THE PESO has turned out to be one of Asia’s stronger, less volatile currencies, the Department of Finance (DoF) said in an economic bulletin on Monday, even as economists say fortunes could change towards yearend and an exporters’ group remained cautious.
The DoF bulletin showed the peso second to the Thai baht as of end-July in terms of strength against the dollar. It was also in the middle of 12 Asian currencies in terms of volatility. The peso weakened by 0.7% to close at P51.79 to the greenback on Monday from P51.43 per dollar on Friday last week, but it was still 1.38% stronger than its P52.515 finish on Jan. 2.
In its July 18 meeting, the Development Budget Coordination Committee revised its peso-dollar exchange rate assumption to a stronger P51-53 against the greenback for 2019, compared to P52-55 previously, “projecting the possible appreciation of the peso with easing inflation pressures and positive market sentiment with the recent sovereign rating upgrade of the Philippines” by S&P Global Ratings in April.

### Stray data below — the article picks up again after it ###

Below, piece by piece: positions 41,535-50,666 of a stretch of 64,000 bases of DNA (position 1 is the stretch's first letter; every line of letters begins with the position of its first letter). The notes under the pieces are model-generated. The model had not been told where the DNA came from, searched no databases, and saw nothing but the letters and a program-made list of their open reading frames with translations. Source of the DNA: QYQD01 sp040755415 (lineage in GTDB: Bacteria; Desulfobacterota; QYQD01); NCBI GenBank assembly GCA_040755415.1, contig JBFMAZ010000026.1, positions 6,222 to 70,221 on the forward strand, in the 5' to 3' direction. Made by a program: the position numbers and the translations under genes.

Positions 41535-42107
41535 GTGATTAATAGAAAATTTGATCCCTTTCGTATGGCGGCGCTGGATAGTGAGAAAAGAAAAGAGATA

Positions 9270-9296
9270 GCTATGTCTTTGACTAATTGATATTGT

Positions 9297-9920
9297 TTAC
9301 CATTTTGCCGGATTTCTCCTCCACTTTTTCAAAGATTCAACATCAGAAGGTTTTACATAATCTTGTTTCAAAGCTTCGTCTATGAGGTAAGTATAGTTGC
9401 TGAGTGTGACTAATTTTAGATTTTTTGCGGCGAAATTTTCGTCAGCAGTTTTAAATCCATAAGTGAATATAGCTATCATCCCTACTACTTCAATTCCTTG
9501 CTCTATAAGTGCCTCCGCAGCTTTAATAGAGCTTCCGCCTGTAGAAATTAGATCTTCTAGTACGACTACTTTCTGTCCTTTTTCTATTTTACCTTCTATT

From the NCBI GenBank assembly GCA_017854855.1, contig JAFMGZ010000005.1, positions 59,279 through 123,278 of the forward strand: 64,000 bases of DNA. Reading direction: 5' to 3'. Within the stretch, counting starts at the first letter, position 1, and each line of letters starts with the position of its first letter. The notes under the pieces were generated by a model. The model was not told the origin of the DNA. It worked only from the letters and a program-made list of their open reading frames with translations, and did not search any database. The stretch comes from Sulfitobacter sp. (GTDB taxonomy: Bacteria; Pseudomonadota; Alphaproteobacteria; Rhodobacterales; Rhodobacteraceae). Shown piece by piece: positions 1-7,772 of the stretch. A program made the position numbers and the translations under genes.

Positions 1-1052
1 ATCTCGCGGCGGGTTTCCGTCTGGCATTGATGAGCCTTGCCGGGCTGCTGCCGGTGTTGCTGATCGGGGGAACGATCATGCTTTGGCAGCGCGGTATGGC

Sought for comment, Ruben Carlo O. Asuncion, chief economist at UnionBank of the Philippines, Inc., said in an e-mail that “[i]t must be noted, however, that foreign exchange currencies, in general, are highly volatile”, even as the bank’s Economic Research Unit now expects the peso to end the year at P52.50 to the dollar from P53.50 previously.
ING Bank senior economist Nicholas Antonio T. Mapa said in an e-mail that “[d]espite recent relative strength, we see the peso facing depreciation pressures as seasonal demand for imports kicks in by the third quarter, coupled by further [interest rate] cuts from the Bangko Sentral ng Pilipinas to force the peso to settle the year close to P53…”
Philippine Exporters Confederation, Inc. Sergio R. Ortiz-Luis, Jr. said by phone that “definitely” the stronger peso has been “affecting our competitiveness,” even as he added that “so long it’s market-driven, I think it’s okay; huwag lang masyadong bumaba (so long as it does not strengthen too much).”
Still, he has “heard” that smaller food and handicraft exporters have been more affected than others. — Beatrice M. Laforga